Blind landing using stabilizer.-From the operation just considered it is obvious that the replicas on the screen reflect not only the location oi the airplane in space with respect to the radio radiators of which these replicas are images but also rellect the oriented position of the airplane at this point in space. it is readily seen that ii a gyroscopic stabilizer is used to stabilize the scanning antenna supporting bracket 2li that under this condition most orientation changes of the airplane have been eliminated and the images on the screen S will reflect or manifest solely the position assumed by the airplane in space irrespective of its oriented position except for orientation about a vertical 'ams about which the scanning antenna is not stabilized. From this consideration it is of course apparent that the procedure of melting a blind landing when using `a gyroscopic stabilizer must of necessity be quite dlerent from the procedure when using the same apparatus when no gyrcscopic stabilizer is ernn ployed.

Let us now assume that the pilot is about to malte a landing on a landing strip such as shown in Fig. 3 of the drawing except that it is employing only a single pair oi radio radiators J and l. Durlng night of the airplane equipped as illustrated in Fig. 5 over an air route as illustrated in Fig. 7 the double-throw switches is and le will assume their right-hand position in which position the scanning antenna supporting frame all is lined up level with the airplane itself all for reasons hereinbefore, described. For reasons already pointed out the gyroscopic stabilizing apparatus must be cut into service when a blind landing is contemplated. To make this blind landing operation the pilot will irst set his gyro il@ into operation in a manner as described under the heading "Operation gym-stabilizer and he will simultaneously therewith operate the doublethrow switches is and de to their left-hand position.

As the airplane moving in an E to X direction approaches the entrance end E on the landing strip LS in Fig. 3 of the drawings, he will continue level flight until the image point ii and Ici appear on the horizontal line GLi (see Fig. 4) and if these images of radiators J and K are held on this line GLi by the pilot properly maneuvering his airplane these images will gradually spread or separate. When these images have separated to an extent to reach the points d2 and k2 (Fig. d), y

it being understood that the maneuvering of the airplane just mentioned resulted in the airplane following a steep glide path GLl, which we may assume to be a slope of say 3 declination, the airplane has reached the shallow glide path terminating at radiators M and N. That is; when the airplane in gliding down this steep glide path, as determined by the line GLI on his kinescope screen S (see also Fig. 3A), has reached d a certain point on this glide path, as mania fested by the image points 12 and k2 `(We. 4) reaching the. vertical lines 'il and l2 respectively, the images of the radio radis-f tors M'and N will have reached the line GL2 as manifested by the dots m2 and n2 in Fig. 4 of the drawings. In other words, the replica of the four radiators J, K, l.. and M will first appear on the kinescope screen S in the form of a frustum of a triangle defined by image points i i, Ici, mi and nl but after the airplane approaches closer to the landing strip LS in Fig. :l this frustum of a triangle will have been enlarged on the screen S as is manifested by the image points 72. k2 m2 and n2. When this point in the descent ci the airplane tow-ard the landing strip down the steep slope is reached the pilot will disregard the image points :l2 and k2 and will direct his attention to the image points m2 and n2. In fact, the pilot `will maintain the images m and n on the line @Li-l, which for obvious reasons will mean that the air plane is now descending on the shallow glide path which wemay assume to have a declination oi' lt/g with respect to the horizontal airiield. As these images m and n move apart on the line Glad (Fig. d), the pilot of course trying to keep these image spots m and n equal distances from the vertical line le, they will eventually reach points mil and nil. When these images in and n by their separating movement have reached the points oi intersection of line @L2 with vertical lines li and 'i2 as manifested by' the image points ml and ad the wheels of the airplane will just touch the landing strip LS and this will occur at a predetern mined distance from a line connecting the radio radiators M and N along this landing strip l@ (Fis. t).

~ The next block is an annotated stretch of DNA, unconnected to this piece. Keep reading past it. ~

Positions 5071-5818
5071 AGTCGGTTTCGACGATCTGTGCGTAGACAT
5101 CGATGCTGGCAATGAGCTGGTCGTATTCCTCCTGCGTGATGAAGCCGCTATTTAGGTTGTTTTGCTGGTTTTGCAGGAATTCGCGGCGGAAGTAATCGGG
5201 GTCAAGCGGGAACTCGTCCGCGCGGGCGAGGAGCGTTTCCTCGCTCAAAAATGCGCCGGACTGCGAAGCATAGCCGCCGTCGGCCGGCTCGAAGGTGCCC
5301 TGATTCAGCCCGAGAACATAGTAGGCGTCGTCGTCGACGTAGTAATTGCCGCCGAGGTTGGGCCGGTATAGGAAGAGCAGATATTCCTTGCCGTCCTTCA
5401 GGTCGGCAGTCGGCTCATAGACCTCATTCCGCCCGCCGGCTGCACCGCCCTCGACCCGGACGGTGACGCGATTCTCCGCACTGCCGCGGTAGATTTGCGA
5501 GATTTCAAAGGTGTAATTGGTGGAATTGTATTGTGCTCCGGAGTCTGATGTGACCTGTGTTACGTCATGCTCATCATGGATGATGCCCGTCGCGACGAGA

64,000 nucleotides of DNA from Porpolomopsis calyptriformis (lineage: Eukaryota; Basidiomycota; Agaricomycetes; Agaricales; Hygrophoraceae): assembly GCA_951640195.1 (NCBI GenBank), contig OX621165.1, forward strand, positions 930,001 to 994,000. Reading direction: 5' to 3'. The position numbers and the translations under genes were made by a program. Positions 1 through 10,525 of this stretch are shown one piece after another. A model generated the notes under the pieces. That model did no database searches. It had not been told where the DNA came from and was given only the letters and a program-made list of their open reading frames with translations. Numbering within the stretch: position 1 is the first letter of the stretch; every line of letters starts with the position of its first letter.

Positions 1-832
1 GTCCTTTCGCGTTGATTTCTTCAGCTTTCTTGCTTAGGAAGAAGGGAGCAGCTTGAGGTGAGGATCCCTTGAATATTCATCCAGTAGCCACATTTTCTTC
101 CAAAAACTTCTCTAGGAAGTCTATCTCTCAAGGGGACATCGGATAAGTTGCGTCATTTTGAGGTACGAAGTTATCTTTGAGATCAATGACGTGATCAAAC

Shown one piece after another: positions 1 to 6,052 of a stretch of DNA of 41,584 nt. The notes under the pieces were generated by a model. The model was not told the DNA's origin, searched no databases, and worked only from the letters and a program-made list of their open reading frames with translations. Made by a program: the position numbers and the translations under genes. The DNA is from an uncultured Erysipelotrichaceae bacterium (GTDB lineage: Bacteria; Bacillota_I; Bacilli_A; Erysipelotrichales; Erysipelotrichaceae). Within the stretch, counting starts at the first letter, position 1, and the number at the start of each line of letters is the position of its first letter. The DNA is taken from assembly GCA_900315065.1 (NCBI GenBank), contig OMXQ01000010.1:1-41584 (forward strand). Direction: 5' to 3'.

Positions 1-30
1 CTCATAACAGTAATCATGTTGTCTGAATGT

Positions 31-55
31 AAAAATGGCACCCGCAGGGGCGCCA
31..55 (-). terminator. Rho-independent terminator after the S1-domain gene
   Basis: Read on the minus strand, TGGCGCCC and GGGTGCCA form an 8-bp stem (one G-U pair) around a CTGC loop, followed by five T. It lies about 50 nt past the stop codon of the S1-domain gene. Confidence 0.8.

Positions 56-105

Under the operation `lust considered the pilot and his airplane came down a' steep glide path until this glide path crossed a more shallow glide path and then'he followed the shallow glide path until his wheels touched the landing strip LS. It is of course obvious that he could have main tained his flight down the original and steeper glide path in which event he would have landed with respect to radiators J and l rather than with respect to radio radiators M and N and, on the other hand, if he desired to make the landing entirely by following a shallow glide path he could have disregarded the images of radio radiators J and K and could have merely followed the images of the radio radiators M and N and have lined them up on line GL2 on the screen instead of iirst lining up the images of radio radiators J and K on line GLU of the screen as above de scribed. In other words, the apparatus illustrated in Figs. 3, i and 5 enables the pilot to malte an Iaccurate landing irrespective of how much a bat tering wind causes the airplane to roll around in space either by descending a steep glide path all the way to the airiield, by descending along a shallow glide path all the way to the landing strip or by following the steep glide path until it crosses the shallow glide path after which he may follow the shallow glide path until his wheels touch the landing strip, and in each case the pilot will be definitely and precisely informed the instant Just before his wheels touch the landing strip.